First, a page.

JLA: The Deluxe Edition, Vol. 2 is available through online retailers.
Justice League, “Legends” (2002)
The most accessible and consistently excellent piece of Justice League entertainment is the animated series that ran from 2001 to 2006 in two different iterations. The first, simply titled Justice League, followed a core group of seven heroes for two seasons, steadily expanding the cartoon universe established in Batman: The Animated Series and Superman: The Animated Series. That growth went into overdrive with Justice League Unlimited, which featured a sprawling cast of characters and plotlines that explored topics like the questionable actions of the U.S. government during the war on terror.
An impressive two-parter from the show’s first season, “Legends” sends Flash, Green Lantern, Hawkgirl and Martian Manhunter to an alternate Earth that embodies the innocence of the idealized 1950s, where they encounter the Justice Guild — characters from a comic book Green Lantern read as a kid. The two teams join forces against silly villains like Music Master and Sir Swami, and while most of the action features old-school superhero high jinks, the story takes a heartbreaking final turn that reveals this parallel reality is much more tragic than it initially appears. The whole thing isn’t just a powerful tribute to the colorful, high-spirited heroes of DC’s past; it’s also a clever critique of how dark superhero stories have become.
Episodes of Justice League can be purchased through online video retailers.
DC: The New Frontier (2004)
The early Justice League stories of the ’60s have their charms, but they can be difficult for modern readers to digest — too dated, too hokey. Darwyn Cooke’s DC: The New Frontier serves as an homage to that bygone era, when the DC Universe was at its creative peak and filled with a surge of new superheroes. In this six-issue miniseries, Cooke — who handled both the writing and artwork — firmly places the publisher’s creations within the political context of the early ’60s, showing how these characters fit in a world gripped by the paranoia of the Cold War and the bigotry that sparked the Civil Rights Movement.
The title is pulled from former President John F. Kennedy’s speech at the 1960 Democratic National Convention. Kennedy’s words are the guiding light for Cooke, who paints these heroes as beacons of a brighter future. Characters like Green Lantern, Martian Manhunter and a new, ’60s-inspired interpretation of Steel (who didn’t actually debut until the ’90s) are used to explore themes of wartime trauma, xenophobia and racism. The entire book possesses a widescreen, cinematic quality, illustrated with grace, power and a spot-on retro style. And while the writing brings these larger-than-life characters down to Earth, the visuals accentuate the grandiosity and optimism of this universe.
DC: The New Frontier: Deluxe Edition is available through online retailers.
Justice League #1-6, “Origin” (2011-2012)
When DC relaunched its entire line of comics for 2011’s New 52 initiative, Justice League was the series that set up the altered DC Universe. According to the new timeline, superheroes had only been publicly active for five years — so the debut arc of Justice League details the first meeting of DC’s most prominent heroes at the start of their superhero careers, when they’re all young, angry and looking for a fight. And that’s exactly what they do, fight each other before uniting against a common foe.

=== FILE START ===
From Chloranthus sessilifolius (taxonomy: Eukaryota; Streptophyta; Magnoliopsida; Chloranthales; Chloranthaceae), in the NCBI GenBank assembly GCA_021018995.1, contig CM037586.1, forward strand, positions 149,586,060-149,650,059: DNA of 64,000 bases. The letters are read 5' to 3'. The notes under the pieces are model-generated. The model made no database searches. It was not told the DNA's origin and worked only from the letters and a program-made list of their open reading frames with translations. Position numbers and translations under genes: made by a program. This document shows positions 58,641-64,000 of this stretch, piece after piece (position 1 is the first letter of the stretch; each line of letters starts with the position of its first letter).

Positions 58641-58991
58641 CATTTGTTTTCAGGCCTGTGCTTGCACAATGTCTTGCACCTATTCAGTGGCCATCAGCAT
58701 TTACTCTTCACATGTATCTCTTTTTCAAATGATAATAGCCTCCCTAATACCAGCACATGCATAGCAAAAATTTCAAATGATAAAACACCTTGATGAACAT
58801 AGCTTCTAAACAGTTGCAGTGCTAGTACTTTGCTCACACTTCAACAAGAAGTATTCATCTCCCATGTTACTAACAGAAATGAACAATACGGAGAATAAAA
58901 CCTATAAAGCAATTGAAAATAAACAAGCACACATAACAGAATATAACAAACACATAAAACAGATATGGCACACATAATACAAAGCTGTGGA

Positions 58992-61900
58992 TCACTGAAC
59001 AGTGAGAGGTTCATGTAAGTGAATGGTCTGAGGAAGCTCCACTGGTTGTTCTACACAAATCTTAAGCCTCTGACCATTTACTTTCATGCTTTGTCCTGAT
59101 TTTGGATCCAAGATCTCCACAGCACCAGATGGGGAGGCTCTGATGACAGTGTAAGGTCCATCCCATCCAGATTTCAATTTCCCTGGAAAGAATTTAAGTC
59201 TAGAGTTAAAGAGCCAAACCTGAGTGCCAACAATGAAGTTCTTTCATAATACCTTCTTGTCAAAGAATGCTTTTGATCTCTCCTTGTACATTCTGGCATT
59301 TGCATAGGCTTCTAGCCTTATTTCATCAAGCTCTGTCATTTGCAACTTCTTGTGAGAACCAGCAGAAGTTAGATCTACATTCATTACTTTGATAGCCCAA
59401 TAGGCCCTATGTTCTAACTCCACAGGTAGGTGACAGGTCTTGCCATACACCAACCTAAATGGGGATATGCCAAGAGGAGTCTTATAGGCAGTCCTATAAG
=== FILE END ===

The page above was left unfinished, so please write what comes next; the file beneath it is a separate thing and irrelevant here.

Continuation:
Written by Geoff Johns with artwork by the legendary Jim Lee, “Origin” differs in some ways from the upcoming Justice League film, but there are plenty of similarities — which makes sense, since Johns is now the president of DC Entertainment. The lineup of heroes is pretty much the same in both stories, save for Green Lantern, who appears on the page but not the big screen (as far as we know). In the comic, Darkseid’s the villain, not Steppenwolf — the enemy in the flick — but the general idea of there being one big, bad guy everyone has to team up to stop is pretty much the same.
Also, the more severe characterizations of the New 52’s superheroes fit well within the cinematic universe established by director Snyder. (The Justice League movie is supposed to be “lighter” than Snyder’s films, since Joss Whedon was brought in to get the project over the finish line, but we’ll believe it when we see it.) Basically, “Origin” isn’t an all-time great read, but it provides a solid on-ramp for people who are interested in the movie and want to start exploring the comics.
Justice League, Vol. 1: Origin is available through online retailers.
Injustice video games (2013, 2017)
There have been plenty of dark interpretations of the Justice League, but they don’t get much grimmer than what goes down in the Injustice video game franchise. These are fighting games, so the plot requires a believable reason for DC’s most beloved heroes to be battling among themselves.
A quick summary: The series begins by revealing Superman has killed Lois Lane and their unborn child after being drugged by the Joker, who rigged a nuclear bomb that’s destroyed Metropolis. After murdering the Joker with his bare hands, Superman takes over the world, working with a mix of heroes and villains to reinforce the authority of his regime — and facing off against them is an insurgent force led by Batman.
The two Injustice games — 2013’s Injustice: Gods Among Us and 2017’s Injustice 2 — are easy to pick up and play, with an extensive cast that includes the expected Justice League staples (Superman, Batman, Wonder Woman, Green Lantern, etc.) alongside welcome additions like Blue Beetle, Swamp Thing, Zatanna and, weirdly, a few faces from the Mortal Kombat games (the two franchises are currently developed by the same studio). In case the title wasn’t enough of a tip-off, these games capture DC’s heroes at their most ruthless.